It is a sticky monsoon day in Mumbai, and Rabbi Avraham Berkowitz walks through the shell of Nariman House. Today, the ruined five-storey structure is testament to the ferocity of the terrorists’ incursion and their battle with Indian commandos. It seems impossible that anyone could have come out alive. All its window frames are empty. The lift is slumped at the bottom of its shaft, and giant, jagged chunks of the internal stairway and handrail are missing. At one point, a section of wall many metres high is gone, and the stairs would be open to the sky if not for a plastic draping. Some rooms appear almost untouched; in others, the walls are pulverised, the splatter-marks of gunfire everywhere.
Berkowitz is an American charged with recreating the Mumbai outpost of the Chabad-Lubavitch movement, a Hasidic outreach and educational organisation that sends emissaries around the world. “We are in deep shock,” says Berkowitz, 33. “They have left a gaping hole in our community.” The questions the Lubavitch movement faces are being asked of thousands of other people in the city: what to take from tragedy, how to heal, how to go forward. But even as the organisation looks to the future, uncertainty lingers over what took place during those 48 hours last November. During the siege, six foreigners were murdered inside Nariman House and three Indians were killed on the surrounding streets. Four people from inside the house survived. The building was run by Lubavitch, and was part of a larger attack on hotels and public buildings across Mumbai that resulted in the deaths of at least 166 people. But for the terrorists themselves, Nariman House was different. It was the only Jewish target, and the terrorists would be told by their handlers in Pakistan that the lives of Jews were worth 50 times those of non-Jews. The organisers had sought it out with care. Most Mumbaikars knew of the Taj Mahal hotel. Few were aware of the small Jewish centre tucked away on a backstreet.Strangely, considering Nariman House’s central place in the attacks, the events of the siege are a mystery. The full story of what happened, of how the siege began, of the hostages who escaped, and of the baby who was rescued, has never been told.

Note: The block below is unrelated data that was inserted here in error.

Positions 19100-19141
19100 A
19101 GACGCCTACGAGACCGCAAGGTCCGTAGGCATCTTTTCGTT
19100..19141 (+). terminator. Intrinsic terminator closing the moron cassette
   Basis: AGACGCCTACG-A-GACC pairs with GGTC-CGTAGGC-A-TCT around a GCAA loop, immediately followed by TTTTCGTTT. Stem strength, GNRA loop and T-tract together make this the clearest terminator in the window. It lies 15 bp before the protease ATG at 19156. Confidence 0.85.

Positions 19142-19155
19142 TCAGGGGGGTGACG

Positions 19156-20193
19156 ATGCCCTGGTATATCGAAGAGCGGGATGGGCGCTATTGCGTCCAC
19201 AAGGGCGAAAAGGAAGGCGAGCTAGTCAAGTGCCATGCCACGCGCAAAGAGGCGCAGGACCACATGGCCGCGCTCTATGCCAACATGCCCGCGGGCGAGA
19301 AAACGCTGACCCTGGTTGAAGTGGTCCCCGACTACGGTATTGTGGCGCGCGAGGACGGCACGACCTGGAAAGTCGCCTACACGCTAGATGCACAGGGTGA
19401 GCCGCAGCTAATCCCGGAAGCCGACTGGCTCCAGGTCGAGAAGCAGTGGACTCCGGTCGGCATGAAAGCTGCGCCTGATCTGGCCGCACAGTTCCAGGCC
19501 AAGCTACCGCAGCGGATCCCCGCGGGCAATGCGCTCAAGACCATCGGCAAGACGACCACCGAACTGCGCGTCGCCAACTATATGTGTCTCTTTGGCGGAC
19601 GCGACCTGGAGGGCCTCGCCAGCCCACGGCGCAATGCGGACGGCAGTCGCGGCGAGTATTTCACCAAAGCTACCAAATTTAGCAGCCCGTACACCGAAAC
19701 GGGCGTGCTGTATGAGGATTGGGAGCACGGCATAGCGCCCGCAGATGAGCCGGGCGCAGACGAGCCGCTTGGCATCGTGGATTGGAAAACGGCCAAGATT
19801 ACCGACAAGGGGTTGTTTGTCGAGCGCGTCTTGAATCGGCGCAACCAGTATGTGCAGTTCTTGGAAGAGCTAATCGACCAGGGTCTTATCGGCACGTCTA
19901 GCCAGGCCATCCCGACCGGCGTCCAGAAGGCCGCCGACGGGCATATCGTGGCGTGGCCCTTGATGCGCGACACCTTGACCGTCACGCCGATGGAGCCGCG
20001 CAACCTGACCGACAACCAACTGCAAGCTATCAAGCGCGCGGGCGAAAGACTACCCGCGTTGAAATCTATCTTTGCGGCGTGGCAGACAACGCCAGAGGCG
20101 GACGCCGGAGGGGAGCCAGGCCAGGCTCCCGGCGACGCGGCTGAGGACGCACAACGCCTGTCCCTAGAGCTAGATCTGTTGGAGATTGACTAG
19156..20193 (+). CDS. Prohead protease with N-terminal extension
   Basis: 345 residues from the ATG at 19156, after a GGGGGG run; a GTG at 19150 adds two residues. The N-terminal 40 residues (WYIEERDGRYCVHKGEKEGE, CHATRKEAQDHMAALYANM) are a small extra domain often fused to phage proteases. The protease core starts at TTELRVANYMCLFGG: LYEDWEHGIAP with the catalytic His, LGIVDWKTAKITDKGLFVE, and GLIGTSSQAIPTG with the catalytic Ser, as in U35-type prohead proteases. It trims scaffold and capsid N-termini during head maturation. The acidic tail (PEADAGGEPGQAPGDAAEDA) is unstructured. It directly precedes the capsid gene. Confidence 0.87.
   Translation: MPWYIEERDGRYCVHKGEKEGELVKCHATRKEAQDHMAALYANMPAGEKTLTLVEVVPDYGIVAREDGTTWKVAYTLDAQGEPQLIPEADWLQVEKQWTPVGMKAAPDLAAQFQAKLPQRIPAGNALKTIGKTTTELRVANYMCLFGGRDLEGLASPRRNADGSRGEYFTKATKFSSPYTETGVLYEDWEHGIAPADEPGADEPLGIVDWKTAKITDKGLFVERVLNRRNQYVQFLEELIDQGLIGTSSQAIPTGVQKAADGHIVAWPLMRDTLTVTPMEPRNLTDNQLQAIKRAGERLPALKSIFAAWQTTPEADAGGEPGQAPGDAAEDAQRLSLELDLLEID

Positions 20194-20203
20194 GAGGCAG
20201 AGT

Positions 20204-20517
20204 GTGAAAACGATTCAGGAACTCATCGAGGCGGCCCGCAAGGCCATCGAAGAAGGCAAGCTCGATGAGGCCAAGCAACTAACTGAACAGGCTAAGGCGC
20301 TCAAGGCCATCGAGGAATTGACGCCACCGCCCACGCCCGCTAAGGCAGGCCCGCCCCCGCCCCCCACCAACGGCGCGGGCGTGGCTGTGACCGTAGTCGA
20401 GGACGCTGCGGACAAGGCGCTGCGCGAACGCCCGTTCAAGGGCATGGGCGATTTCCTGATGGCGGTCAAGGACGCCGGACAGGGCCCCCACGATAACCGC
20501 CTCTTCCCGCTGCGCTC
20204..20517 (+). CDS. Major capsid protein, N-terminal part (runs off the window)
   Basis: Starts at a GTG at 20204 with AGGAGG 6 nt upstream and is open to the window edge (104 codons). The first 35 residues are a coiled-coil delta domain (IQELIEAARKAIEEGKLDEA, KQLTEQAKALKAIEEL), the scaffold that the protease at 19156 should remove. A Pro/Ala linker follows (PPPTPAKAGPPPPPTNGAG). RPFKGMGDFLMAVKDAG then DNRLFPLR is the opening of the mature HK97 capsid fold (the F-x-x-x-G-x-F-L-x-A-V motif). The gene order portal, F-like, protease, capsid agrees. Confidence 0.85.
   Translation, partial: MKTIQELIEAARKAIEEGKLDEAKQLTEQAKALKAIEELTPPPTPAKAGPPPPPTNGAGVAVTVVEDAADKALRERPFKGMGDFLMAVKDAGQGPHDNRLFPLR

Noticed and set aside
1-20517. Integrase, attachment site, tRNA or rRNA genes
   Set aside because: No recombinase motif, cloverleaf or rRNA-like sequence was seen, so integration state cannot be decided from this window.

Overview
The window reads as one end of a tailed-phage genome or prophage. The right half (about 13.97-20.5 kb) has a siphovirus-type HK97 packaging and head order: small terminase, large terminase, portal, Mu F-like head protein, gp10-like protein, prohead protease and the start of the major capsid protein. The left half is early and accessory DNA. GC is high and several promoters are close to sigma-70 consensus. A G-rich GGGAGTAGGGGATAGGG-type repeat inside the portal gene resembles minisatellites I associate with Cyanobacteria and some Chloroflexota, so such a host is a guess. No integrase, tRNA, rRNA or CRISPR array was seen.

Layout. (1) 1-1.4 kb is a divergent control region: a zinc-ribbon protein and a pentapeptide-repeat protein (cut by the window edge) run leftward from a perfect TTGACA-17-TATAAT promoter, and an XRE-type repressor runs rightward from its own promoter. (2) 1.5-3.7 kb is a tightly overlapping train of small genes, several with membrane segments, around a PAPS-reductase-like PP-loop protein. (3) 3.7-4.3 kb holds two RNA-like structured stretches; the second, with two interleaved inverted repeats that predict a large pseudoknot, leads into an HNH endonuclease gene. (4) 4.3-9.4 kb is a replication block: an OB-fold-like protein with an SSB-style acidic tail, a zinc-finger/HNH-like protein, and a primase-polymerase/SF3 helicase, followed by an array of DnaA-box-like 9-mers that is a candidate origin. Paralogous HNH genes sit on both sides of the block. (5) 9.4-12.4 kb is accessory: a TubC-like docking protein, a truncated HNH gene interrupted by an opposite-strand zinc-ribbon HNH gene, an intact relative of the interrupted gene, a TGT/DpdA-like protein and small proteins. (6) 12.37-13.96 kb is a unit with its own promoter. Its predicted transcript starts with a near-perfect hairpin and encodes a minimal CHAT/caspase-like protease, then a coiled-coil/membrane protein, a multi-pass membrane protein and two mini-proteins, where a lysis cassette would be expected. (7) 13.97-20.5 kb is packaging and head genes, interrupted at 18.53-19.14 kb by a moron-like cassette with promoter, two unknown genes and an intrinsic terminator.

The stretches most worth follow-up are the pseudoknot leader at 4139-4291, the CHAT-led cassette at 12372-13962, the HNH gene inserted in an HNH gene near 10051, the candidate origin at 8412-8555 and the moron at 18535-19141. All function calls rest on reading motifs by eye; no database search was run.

The storage room in which Sandra Samuel and Zakir Hussain were hiding from the gunmen measured 3.5 metres by 3 metres. It was lined with shelves, two windows looked out onto grubby lanes and courtyards, and there was a stainless-steel refrigerator. A banal scene, really, but it was a sanctuary. For around three hours, Sandra, 44, a plainly dressed and dedicated nanny, and Zakir, 22, a diminutive cook with delicate, almost feminine features who called himself Jackie, had been wedged behind the fridge. “I called the police, I called our security guard,” says Jackie. “I thought this was the end for me.” There was little indication of what the men upstairs were doing with the American rabbi, his wife and son, Moshe, who was almost two, and their guests. “Nobody was speaking, there was just the moving of tables, shaking noises, bumps, things being pushed against the wall, things grinding,” says Sandra. It was approaching 1am on Thursday, November 27, 2008.
In an adjacent building, a British woman, Anna, was crouching in the hall of her apartment with her Indian husband. Anna, 41, is a thoughtful, dark-haired teacher; she didn’t want to give her real name because, in light of what happened in her adopted city, she fears becoming a target. All their windows — about 21 panes — had shattered from a blast after the gunshots and explosions had started at Nariman House at 9.45pm the previous night. So they waited on the floor for hours in the darkness, calling and receiving calls from worried relatives and friends, unsure of what was going on next door, even though Nariman House was only a few steps away. Curiously, the thing that struck Anna was the silence. It was as though the city beyond had ceased to exist. No car horns, no chatter from the street, none of the normal hum of a sprawling tropical metropolis. That night there was nothing except for gunshots, and they issued from Nariman House infrequently.
Read more at Times UK